As befits a history class, for this post I went back and looked at the portfolio I prepared in May 2016 for this internship (I can’t believe that was a year ago). The first items I have listed that I want to learn are about working with data, and indeed, I did learn a good amount about how to clean and manipulate data in both Excel and (primarily) OpenRefine. I would like to build on what I’ve learned and have been looking at courses on Excel and data science, especially since I keep seeing humanities data curation and management in librarian job descriptions. This internship confirmed that this is an area I would like to do more with professionally, and I very much enjoyed trying to figure out how best to enhance records. As a public services librarian, I am often frustrated by incomplete records and uninformative metadata, so it was fun being on the other side and drawing on my own experiences working with faculty and students in thinking what might be most useful to the user.
One of the drawbacks of the internship, and perhaps this would be true with any internship at any organization as large as the Smithsonian Institution, is that the project felt like a very small, very narrow, very specific thing. The work I did still has to go through layers of approval before it’s public, and that can be a little frustrating. Going forward, the program might want to consider internships with smaller institutions that are likely to be underfunded and have fewer volunteers or interns. It’s definitely impressive to work with the Smithsonian, but it can also be limiting in terms of the type of work you’re able to do. As a local, it was great to be able to visit and meet the people I was working with (and whose data I was working with).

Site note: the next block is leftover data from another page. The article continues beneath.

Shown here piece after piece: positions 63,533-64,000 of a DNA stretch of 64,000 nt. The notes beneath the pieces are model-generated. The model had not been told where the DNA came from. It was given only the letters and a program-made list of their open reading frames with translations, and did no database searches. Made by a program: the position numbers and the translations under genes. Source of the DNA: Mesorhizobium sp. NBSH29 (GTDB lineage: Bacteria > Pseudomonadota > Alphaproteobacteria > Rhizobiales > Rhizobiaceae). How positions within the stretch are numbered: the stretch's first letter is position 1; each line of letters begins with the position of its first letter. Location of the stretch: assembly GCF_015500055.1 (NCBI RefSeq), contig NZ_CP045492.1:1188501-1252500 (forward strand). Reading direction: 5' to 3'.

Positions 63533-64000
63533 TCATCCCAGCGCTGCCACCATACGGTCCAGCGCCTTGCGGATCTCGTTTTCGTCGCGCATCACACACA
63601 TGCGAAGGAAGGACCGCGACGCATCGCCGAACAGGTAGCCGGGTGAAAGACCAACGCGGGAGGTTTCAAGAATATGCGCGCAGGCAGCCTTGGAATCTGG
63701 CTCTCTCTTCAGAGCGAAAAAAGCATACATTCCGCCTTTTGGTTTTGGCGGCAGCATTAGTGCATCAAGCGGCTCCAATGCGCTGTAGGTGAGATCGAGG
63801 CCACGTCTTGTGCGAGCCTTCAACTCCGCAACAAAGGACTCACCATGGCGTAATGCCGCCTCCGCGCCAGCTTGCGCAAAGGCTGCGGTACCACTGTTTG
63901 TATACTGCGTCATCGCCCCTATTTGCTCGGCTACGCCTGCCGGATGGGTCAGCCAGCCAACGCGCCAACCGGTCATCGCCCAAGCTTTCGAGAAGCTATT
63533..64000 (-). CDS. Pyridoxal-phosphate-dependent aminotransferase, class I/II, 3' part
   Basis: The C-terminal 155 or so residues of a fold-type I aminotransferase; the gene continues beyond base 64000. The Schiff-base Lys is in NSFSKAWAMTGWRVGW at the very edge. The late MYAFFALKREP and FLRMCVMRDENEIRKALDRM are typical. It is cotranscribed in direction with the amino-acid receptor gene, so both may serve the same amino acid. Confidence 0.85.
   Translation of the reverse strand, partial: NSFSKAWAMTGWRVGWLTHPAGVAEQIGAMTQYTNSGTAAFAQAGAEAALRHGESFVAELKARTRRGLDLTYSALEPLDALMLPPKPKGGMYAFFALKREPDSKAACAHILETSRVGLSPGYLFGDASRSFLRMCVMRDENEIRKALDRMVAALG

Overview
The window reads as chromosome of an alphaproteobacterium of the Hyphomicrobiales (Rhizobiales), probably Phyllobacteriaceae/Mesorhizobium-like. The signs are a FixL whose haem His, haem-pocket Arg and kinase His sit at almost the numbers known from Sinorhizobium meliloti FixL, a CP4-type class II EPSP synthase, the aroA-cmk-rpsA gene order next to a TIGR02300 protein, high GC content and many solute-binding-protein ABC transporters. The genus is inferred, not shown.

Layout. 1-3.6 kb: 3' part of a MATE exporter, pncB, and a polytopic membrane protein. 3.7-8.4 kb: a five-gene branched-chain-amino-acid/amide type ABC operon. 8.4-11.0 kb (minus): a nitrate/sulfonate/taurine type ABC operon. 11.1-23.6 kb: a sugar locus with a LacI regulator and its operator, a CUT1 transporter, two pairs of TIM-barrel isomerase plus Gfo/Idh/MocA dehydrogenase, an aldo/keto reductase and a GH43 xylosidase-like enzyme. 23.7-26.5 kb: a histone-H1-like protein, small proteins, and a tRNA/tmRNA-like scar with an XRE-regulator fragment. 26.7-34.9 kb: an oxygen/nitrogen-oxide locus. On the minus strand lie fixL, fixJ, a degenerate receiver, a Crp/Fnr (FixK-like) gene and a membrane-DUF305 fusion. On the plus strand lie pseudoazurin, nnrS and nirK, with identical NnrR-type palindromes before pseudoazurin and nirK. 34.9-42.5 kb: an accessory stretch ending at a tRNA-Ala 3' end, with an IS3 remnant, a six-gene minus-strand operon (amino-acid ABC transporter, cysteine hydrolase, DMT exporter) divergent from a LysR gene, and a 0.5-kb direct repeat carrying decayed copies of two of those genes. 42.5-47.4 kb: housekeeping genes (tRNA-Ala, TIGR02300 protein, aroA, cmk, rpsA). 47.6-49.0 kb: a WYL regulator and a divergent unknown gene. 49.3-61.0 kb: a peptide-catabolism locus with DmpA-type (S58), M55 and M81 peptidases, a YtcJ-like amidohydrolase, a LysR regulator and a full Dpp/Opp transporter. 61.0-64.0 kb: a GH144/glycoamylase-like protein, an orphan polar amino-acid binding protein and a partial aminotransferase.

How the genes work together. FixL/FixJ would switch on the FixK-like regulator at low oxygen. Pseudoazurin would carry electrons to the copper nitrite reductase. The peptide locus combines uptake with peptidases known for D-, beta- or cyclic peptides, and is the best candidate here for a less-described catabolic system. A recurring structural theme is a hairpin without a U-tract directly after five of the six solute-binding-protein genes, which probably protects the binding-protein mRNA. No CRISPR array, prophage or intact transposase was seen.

The internship filled in a gap I felt in the coursework – preparing all of that lovely data for digital humanities tools – and the coursework helped me figure out how to use the data I had access to in maps and timelines. The coursework on user needs also helped me think through both the possibilities of and problems with linked data. As a librarian, I was already pretty familiar with metadata, and very happy that so much of our coursework emphasized the importance of it, and the internship work reiterated the value of clean and complete as possible metadata. I keep returning to Sam Wineburg’s notion of the “jagged edges” of history, and what also struck me in this project is the fundamental unknowability of some things. Is this author in the Smithsonian Digital Library actually the same person as in this VIAF authority record? Sometimes it is just not possible to tell based on the information we have. Another idea I keep returning to is the labor that is behind digital public humanities work, especially in regards to things that are less visible, like the creation of metadata or linking data. Relying on OpenRefine or a similar technology to automatically match names will, at this moment, likely result in unacceptable amounts of errors, unless the data is fairly complete. It takes a lot of time and effort to figure out what can’t be automated and then to do that work manually. It also takes human judgement (and often additional research) to make decisions in a lot of cases.